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A brief history of Golden Gate Point

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  • | 3:04 p.m. January 6, 2015
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Golden Gate Point, a 22-acre peninsula adjacent to downtown Sarasota, was known as Cedar Point in the 1920s, when circus celebrity John Ringling owned the property. As recently as the mid ’90s, much of the land was still undeveloped. Now a premier location for a life of luxury, the community in 2005 voted for streetscape improvements that brought them brick streets, walkways and lavish foliage.

+ 100 Years Ago

In 1910, when Cedar Point consisted of a mangrove swamp filled with cabbage palms, Owen Burns purchased the property and became its first developer. Burns began dredging and filling and installing seawalls that expanded the strip of land substantially.

Burns and Ringling then collaborated on a plan for a bridge and causeway to connect the offshore islets of the Bird, St. Armands, and Lido keys to the mainland. They drove the first pilings for the bridge on New Years Eve 1925 and completed the Ringling Causeway at a cost of $425,000 in one year. The two-lane Ringling Causeway, formally opened in February 1926, remained the only land access from Sarasota to the three islets until 1959.

+ Cedar Point Becomes Golden Gate Point

The Sarasota City Council approved a new plat for Golden Gate Point in February 1925, but after paving its streets in 1926, many lots remained unsold, and no homes were built. The city expropriated some lots for unpaid taxes.

The collapse of the 1920s Florida land boom, the coming of the Great Depression, and the death of John Ringling in 1936 were severe setbacks to Golden Gate Point's development plans and efforts.

Newton Shockey, a manufacturer from Detroit, built the first house on Golden Gate Point in 1937 as a winter home. In June 1940, the Golden Gate Corporation formed and began construction of the four-unit Golden Gate Apartments in a Swiss chalet style, completing the structure the following December. The 12-unit Riviera Apartments on Golden Gate Point followed in 1941, and in 1945, a second single-family residence rose. A number of apartment buildings and motels, which later converted to apartments, as well as at least two single-family homes appeared in Golden Gate Point in the ’40s. By the early ’50s, many Golden Gate Point lots had been improved and developed, but just as many remained unimproved.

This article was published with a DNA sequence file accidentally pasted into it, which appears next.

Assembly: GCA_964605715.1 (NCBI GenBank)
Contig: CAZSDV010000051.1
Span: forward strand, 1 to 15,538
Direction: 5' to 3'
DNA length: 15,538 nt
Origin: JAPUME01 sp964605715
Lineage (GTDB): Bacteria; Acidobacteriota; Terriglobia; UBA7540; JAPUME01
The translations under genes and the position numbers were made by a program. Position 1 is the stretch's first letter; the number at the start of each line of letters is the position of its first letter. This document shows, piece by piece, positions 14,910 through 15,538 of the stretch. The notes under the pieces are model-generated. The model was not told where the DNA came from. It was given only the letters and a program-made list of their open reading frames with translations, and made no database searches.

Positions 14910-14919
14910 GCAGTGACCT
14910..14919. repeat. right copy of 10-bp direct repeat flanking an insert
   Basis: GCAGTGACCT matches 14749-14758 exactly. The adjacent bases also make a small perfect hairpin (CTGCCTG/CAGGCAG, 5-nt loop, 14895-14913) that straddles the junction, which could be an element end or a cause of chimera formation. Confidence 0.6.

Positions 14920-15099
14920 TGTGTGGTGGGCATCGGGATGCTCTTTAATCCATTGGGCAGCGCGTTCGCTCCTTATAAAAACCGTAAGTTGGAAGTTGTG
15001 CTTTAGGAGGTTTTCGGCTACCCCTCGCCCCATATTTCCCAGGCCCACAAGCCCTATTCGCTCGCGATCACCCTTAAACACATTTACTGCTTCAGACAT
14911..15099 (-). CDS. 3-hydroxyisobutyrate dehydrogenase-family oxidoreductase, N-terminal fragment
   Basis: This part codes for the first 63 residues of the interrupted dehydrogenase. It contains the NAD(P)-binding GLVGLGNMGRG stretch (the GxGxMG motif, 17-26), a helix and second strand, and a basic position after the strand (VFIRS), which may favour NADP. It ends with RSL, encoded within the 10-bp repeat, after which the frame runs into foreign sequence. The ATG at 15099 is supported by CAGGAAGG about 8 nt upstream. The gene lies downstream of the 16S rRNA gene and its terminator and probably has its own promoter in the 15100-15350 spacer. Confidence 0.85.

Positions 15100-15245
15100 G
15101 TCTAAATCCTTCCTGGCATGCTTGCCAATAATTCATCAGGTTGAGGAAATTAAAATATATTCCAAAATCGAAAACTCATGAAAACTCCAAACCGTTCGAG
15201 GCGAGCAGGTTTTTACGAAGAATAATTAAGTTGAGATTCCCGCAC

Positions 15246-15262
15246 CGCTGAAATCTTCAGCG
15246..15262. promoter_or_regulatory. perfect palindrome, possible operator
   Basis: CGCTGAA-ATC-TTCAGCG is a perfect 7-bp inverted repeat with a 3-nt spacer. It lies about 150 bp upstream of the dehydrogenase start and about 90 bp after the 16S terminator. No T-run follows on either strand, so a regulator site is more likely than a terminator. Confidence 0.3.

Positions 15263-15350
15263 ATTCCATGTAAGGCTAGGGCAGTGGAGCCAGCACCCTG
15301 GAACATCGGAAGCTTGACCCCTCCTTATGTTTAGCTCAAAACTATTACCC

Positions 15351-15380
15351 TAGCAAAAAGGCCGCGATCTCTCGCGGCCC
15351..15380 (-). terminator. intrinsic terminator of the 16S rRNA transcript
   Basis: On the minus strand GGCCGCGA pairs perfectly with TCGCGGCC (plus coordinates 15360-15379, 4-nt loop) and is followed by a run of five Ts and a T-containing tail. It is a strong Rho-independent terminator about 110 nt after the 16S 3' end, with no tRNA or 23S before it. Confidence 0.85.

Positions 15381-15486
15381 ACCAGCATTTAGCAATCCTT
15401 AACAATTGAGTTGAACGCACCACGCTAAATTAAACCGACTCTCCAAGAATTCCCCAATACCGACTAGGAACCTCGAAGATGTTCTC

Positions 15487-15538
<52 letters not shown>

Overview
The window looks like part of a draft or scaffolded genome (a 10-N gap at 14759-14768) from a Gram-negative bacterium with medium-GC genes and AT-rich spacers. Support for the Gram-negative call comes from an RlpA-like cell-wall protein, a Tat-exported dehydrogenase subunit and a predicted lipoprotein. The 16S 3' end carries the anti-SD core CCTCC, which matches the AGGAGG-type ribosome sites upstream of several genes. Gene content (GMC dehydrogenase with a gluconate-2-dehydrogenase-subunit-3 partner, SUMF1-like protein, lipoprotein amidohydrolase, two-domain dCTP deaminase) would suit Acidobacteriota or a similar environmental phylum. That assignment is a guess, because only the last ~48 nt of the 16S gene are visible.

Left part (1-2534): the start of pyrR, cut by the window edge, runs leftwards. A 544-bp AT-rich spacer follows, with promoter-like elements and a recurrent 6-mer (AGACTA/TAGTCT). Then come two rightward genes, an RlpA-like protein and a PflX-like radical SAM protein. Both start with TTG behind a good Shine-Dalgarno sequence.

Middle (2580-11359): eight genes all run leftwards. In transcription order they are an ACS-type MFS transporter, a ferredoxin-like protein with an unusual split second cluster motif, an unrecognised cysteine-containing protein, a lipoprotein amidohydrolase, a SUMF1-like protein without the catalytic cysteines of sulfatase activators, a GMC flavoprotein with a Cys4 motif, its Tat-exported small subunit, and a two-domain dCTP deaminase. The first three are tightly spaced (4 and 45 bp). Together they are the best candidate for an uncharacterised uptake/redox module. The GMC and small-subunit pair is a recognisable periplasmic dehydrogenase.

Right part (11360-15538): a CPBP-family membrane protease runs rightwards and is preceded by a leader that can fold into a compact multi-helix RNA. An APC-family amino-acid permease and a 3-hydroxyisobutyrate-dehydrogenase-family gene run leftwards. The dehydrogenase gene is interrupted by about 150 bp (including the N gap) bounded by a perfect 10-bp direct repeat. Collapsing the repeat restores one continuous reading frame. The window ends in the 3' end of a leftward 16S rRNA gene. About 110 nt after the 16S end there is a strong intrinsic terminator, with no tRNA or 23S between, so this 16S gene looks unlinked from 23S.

+ Development Accelerates

In 1957, all streets on Golden Gate Point became a single street with one name, Golden Gate Point Drive. In 1959, residents erected a sign for Golden Gate Point at the entrance from Gulfstream Avenue. In 1960, Golden Gate Point property owners and the city shared the cost of improved street lights.

In July 1973, when the tallest building stood 70 feet high, the City of Sarasota restricted building heights on Golden Gate Point to 75 feet. In 1978, a city survey showed 680 apartments and 1447 residents in Golden Gate Point.

In 1993, the city finally installed a traffic light at the entrance to the subdivision. Residents had requested a light for 25 years.

With construction of the large Renaissance Condominium in 1993, Golden Gate Point drew the attention of builders looking for waterfront sites for new, large-scale developments. Most single-family and multi-family buildings were outdated, some in deteriorating condition. The subdivision began a makeover that displaced many such structures over the next decade.

+ The Big Money Arrives

In July 2005, a developer offered a record $46 million to buy the 1950s Pier 550, a condominium converted from the former Seahorse Motel, planning to demolish the building and construct a new 62-unit, high-end condominium. Another developer offered even more, but ultimately neither offer went through, and Pier 550 remains today as one of the oldest buildings in Golden Gate Point.

Since 2000, Golden Gate Point has seen a tremendous transformation in light of new construction and landscaping. A few vacant parcels of land still await planned development. Most buildings are in fact new; however, more than a dozen dating back to the ’40s and into the ’70s have survived.

+ Marc Rasmussen is a broker and owner of DWELL Real Estate | 822-0708 | [email protected] 


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